Electronic medical records and other IT upgrades are seen as a “silver bullet” in the health industry’s struggle against rising costs and quality problems, but high startup expenses are creating a growing divide between big industry players and small practices, said the keynote speaker of a healthcare IT conference hosted by the Massachusetts Health Data Consortium last week.
Fewer than one in four doctors nationwide have begun using electronic health records (EHR), and most who are using electronic records have done only a partial implementation, said John Glaser, vice president and CIO of the Massachusetts hospital chain Partners HealthCare System.
Meanwhile, the Mayo Clinic is taking a lead role in electronic medical records and large corporations such as Wal-Mart are providing their employees with personal health records (PHR), which let patients log onto the Web and view medical information such as test results and instructions for taking medication. Promoters of personal health records say they let patients make better decisions related to their care, but people who go to small medical practices may be left out.
“We’ve got a divide now and it’s going to get worse in the years ahead,” Glaser said.
Many people believe that IT is the answer to problems ailing the health industry, and Glaser counts himself among them. But he said people have unrealistic expectations for IT because all previous approaches to containing cost and maintaining quality have failed.
“We ought to be real about this,” he said. The transition “will not be orderly. It will be chaotic.”
The U.S. government has made the promotion of electronic medical records and personal health records an official goal. On its Web site, the U.S. Department of Health and Human Services says that because deploying electronic records is costly for smaller practices, the expense must be shared by clinicians and others in the healthcare system.
Access to electronic medical records must be increased in rural and underserved areas, in particular, government health officials say. Regional collaboration among healthcare entities in the form of regional health information organizations can help make patient information easily transferable from one physician to another, they say.
Already, a private sector certification commission has been formed to certify software used to digitize medical records, but a large majority of clinicians still use paper records only.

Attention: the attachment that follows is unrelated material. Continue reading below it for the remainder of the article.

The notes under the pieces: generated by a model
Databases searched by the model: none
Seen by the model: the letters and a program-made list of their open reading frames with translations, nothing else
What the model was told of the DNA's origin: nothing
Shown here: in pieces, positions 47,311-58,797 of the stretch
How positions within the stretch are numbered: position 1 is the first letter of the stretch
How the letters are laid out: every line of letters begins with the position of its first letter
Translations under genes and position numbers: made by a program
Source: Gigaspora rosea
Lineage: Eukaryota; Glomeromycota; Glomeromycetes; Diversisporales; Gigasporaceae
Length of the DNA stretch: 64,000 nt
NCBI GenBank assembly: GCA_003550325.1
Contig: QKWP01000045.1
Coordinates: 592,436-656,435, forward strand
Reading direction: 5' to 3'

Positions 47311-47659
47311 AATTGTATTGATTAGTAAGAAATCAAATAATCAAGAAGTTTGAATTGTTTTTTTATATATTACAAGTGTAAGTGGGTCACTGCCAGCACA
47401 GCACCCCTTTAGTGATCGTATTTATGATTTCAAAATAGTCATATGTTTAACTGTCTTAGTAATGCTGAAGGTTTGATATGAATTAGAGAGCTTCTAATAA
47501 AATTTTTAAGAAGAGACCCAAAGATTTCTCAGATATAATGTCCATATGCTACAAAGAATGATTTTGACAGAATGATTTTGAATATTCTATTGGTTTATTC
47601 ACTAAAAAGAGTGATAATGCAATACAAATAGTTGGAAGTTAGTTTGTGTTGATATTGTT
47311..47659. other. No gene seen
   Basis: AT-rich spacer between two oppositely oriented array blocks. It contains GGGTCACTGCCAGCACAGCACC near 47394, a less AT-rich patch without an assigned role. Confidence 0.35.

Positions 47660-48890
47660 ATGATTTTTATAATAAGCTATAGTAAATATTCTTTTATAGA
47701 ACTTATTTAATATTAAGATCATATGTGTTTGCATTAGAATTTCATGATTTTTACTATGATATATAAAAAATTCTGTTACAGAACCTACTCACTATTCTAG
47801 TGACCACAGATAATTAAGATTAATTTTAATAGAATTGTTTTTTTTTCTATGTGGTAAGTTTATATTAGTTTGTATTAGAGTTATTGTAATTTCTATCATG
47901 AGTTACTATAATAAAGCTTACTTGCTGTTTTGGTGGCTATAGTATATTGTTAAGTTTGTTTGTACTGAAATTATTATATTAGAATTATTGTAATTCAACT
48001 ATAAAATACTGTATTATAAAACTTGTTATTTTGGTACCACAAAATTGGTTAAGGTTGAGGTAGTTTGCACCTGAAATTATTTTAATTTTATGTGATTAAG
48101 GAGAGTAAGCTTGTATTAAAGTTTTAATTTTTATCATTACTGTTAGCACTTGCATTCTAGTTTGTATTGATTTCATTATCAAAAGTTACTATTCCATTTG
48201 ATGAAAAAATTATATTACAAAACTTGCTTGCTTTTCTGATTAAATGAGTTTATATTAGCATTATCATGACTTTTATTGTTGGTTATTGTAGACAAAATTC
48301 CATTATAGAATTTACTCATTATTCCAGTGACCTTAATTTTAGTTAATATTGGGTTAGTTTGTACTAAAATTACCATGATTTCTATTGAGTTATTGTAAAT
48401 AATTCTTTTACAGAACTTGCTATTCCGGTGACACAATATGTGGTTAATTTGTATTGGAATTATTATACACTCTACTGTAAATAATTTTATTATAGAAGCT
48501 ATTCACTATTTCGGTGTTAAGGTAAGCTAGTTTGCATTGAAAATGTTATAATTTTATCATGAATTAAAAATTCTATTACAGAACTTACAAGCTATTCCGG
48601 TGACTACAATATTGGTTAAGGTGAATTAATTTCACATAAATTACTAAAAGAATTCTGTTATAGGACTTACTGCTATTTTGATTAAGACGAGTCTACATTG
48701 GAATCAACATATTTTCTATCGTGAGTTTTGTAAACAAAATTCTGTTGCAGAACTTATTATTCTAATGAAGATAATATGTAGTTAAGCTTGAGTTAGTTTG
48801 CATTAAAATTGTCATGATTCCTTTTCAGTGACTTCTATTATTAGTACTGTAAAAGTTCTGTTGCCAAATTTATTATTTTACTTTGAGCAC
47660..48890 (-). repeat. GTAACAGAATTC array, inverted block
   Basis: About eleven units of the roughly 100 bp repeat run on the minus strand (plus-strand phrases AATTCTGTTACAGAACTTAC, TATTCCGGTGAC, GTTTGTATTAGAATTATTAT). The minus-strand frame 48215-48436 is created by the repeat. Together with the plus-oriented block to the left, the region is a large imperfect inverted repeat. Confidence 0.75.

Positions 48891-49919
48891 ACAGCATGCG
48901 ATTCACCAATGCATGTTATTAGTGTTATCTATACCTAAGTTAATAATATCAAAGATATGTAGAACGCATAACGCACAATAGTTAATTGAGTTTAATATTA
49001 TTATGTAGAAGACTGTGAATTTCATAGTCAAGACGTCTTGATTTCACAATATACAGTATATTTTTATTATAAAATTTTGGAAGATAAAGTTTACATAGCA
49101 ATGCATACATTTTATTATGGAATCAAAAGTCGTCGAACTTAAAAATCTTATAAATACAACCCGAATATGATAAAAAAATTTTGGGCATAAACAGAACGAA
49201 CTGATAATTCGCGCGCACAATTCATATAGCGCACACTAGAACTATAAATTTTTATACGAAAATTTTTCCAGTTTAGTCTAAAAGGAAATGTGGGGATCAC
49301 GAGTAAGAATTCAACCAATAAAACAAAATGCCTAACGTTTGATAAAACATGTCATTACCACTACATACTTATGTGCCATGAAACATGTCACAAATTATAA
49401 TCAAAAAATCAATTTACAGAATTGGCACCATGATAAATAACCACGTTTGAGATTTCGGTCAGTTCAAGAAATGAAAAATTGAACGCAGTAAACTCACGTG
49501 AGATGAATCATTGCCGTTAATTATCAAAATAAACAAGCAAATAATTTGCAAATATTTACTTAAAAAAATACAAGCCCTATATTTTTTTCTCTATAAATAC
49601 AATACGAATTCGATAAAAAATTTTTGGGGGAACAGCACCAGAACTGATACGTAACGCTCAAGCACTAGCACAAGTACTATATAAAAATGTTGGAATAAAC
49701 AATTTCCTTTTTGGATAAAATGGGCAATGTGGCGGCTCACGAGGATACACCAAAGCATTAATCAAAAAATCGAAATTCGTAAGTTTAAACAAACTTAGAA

“Those who are using EHRs are considered pioneers among their peers,” states the federal Office of the National Coordinator for Health Information Technology on its Web site. “An increasing number of studies have found that EHRs can result in positive patient-care outcomes, but many physicians remain reluctant to embrace them. Accelerating the use of EHRs among clinicians requires that they are better informed about the benefits of incorporating greater technology into their practice and how it can benefit their patients.”
The conference where Glaser spoke, held last week in Burlington, Mass., was titled “Integrating Electronic Health Records (EHR), Personal Health Records (PHR) and e-Prescribing.”
Janie Tremlett, senior strategic adviser for Concordant, a provider of IT infrastructure services in the healthcare field, said the various sectors of the healthcare industry should join together and figure out how to devise a sustainable funding model and handle ongoing costs. Even malpractice insurers should be involved, she said.
“How do we begin to get our heads around this cost?” Tremlett said. “I’ve heard unbelievable numbers, from $10,000 a practice to $100,000. That’s a big range.”
The medical field also has to decide whether databases holding medical records will be centralized or decentralized, and make a governance plan outlining who is responsible for each portion of the movement toward electronic records.
On the e-Prescribing front, the pharmacy industry in 2001 formed a group called SureScripts, which now provides electronic prescribing services to more than 100,000 doctors in 46 states.
E-Prescribing is the completely electronic transmission of prescription information from the prescriber to a pharmacist, and can reduce medication errors, said Kate Berry, senior vice president of SureScripts.
Americans receive more than 3 billion prescriptions each year, and pharmacists have to call physicians 150 million times a year because of indecipherable or unclear prescriptions, she said. More than 1.5 million Americans are injured each year by medication errors, she said.
“It’s widely known that legibility is a great challenge and potential safety issue,” Berry said.
E-Prescribing can save time for both doctors and pharmacists while providing cost savings to insurance plans that are realized because of greater formulary compliance, she said.
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